So I wanted to post this on FPN, but they somehow screwed up my login so I can't post. So you guys get to see this first. Enjoy!
I tend to group my fountain pens into two classes: utilitarian and show. The utilitarian pens I use when I know I am going to be writing in less than ideal locations (dust, moisture, etc.). The show pens are for use mostly indoors, but they do get a lot of use too.
So this is a review on a utilitarian fountain pen, the TWSBI Vac 700. Having owned a TWSBI 540, I have been looking forward to their coming out with the Vac 700. I had bought the 540, a broad nib for it, and their inkwell in hopes that my purchases and others would fund their efforts to bring out the Vac 700. I always prefer different filling systems, and this one intrigued me.
Appearance and Design – Similar to the 540 in a TWSBI way. Sort of like a Vanishing Point looks like a Vanishing Point, this looks like a TWSBI. The necked body section is a little different, but it did not detract in my opinion. I got the Amber color, and it is pleasant to look at. I would have given it a 10, but I think the blind cap color/opacity is different enough to detract. As well, the clip is matte, but the rest of the metal is not. That struck me odd. 8 out of 10
Construction and Quality – As with the 540, this is a solid feeling pen. There are no seams I could see, nor any blemishes. Everything screws in as it should and the vac system feels solid and works well. If it is like my other TWSBI, a drop onto concrete won’t hurt it. 10 out 10
Weight and Dimensions – This is a solid pen. It may not take the manliness title as per a previous thread, but it is not small. Slightly longer than its 540 cousin, this is not a pen for those wanting a small pen. It is fine with me, so I give it a 10 out of 10.
Nib and Performance – It uses a steel nib; mine was purchased in medium. Like the medium nib in my 540, it is quite smooth and a pleasure to write with. This nib, however, is drier. Not enough to complain, but present. No flex of course. I filled it with Noodler’s Antietam and so far, writes well on different papers I have around. It should make a fine, all around every day pen. I’ll deduct one point as it is not as readily changeable as the 540’s nib. 9 out 10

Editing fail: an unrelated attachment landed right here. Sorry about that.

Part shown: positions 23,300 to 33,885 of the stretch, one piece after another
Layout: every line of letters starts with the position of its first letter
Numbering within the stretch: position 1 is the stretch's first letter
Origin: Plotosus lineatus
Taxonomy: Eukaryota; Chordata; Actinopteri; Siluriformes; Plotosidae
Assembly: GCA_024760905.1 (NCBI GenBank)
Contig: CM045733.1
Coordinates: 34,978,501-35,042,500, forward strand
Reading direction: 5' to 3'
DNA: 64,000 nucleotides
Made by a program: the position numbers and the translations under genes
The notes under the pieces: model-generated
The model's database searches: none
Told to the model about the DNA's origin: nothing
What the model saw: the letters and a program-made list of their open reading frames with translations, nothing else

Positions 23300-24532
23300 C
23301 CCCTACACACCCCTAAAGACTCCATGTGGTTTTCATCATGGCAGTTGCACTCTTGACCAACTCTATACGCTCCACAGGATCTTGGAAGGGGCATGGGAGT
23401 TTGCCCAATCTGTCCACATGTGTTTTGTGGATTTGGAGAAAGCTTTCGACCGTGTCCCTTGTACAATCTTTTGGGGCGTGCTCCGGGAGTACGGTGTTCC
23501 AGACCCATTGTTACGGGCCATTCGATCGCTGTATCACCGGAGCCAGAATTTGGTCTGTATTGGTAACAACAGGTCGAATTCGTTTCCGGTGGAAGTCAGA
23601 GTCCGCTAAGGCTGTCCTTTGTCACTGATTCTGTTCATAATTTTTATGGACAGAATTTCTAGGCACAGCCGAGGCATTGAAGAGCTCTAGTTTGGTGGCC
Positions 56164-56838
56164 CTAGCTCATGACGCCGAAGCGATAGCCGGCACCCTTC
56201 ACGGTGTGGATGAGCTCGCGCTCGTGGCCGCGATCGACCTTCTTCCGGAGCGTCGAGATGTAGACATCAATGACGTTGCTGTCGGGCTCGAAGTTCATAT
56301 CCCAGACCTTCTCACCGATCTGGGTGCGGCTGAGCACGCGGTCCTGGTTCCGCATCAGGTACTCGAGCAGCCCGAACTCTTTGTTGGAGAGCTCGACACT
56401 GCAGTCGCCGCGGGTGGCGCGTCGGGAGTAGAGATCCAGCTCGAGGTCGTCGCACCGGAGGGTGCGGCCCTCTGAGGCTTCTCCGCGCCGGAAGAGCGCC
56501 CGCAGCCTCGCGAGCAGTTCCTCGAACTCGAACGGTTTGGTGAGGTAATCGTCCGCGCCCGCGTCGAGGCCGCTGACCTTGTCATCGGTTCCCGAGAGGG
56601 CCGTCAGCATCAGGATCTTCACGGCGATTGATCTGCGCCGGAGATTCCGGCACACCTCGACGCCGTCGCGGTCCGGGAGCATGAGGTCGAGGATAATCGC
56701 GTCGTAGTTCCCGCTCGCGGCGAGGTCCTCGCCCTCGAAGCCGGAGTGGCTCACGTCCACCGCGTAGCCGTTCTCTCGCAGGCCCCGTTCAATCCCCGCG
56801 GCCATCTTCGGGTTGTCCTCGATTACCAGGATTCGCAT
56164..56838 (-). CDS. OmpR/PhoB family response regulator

On a side note with regards to having the blind cap screwed down or not and posting, I have learned that when the blind cap is screwed down, a finite amount of ink is left in the feed. But in this position, the pen is more immune to pressure changes and is ideal for air travel and such. Leaving the blind cap screwed off the threads keeps the feed open to the entire barrel of ink. This would be ideal for writing reams. I have gone up to one page of 8.6X11 without any issues; I’ll report later as I write more.
The cap also posts. Unlike the 540, it posts on the body of the pen, so there is no worry about affecting the seal by inadvertently twisting the posted cap.
Filling System and Maintenance – The vacuum system works flawlessly. As you press down on the plunger, the rubber seal reaches a belled area of the body and come down quickly. This creates the vacuum that then draws in about 1.1 ml of ink. If you want to fill it up completely, you have to use a technique I have seen used with other similar vac fillers where the air is pushed out by pressing in on the blind cap, inserting the nib into the ink, then completing the plunge (and avoiding hitting the ink well with the nib). I have done this and filled it almost completely.
TWSBI gives you a wrench, a small vial of silicon oil, and two extra o-rings for the portion containing the blind cap. With all this information, I’d give it more than 10 if I could. 10 out of 10
Cost and Value – I got this straight from TWSBI for 85 USD. It came in the fabulous TWSBI package made famous earlier and included the wrench, silicon oil, and two o-rings. When considering other fountain pens of similar filling systems, you have to stick mainly to vintage if you want to keep the price down in the same level. I am talking Parker vacumatics, Sheaffer snorkels, Parker 51s, and so on. While these pens are quite nice in their own right, the Vac 700 is easier to maintain (no sacs or pellets) and, in my opinion, sturdier. At this price level and performance, I’d have to give it a 10 out of 10.
Conclusion – This is a nice pen. The amber color is pleasing to me, its writing ability meets expectations, and I love the filling system. I do a lot of writing for my work, so I really use my fountain pens. I run my pens through rotation, but this one will be out longer than the others. Mostly because I’ll take it places I would not want to put my favorite 51 or snorkel into.
So my final rating would be 57 out of 60. Is this rating high compared to maybe a nice Maki style fountain pen from Platinum? Nope. I am not rating this pen against it, but more against its brethren such as the 540. This is an everyday pen, and a fine one at that.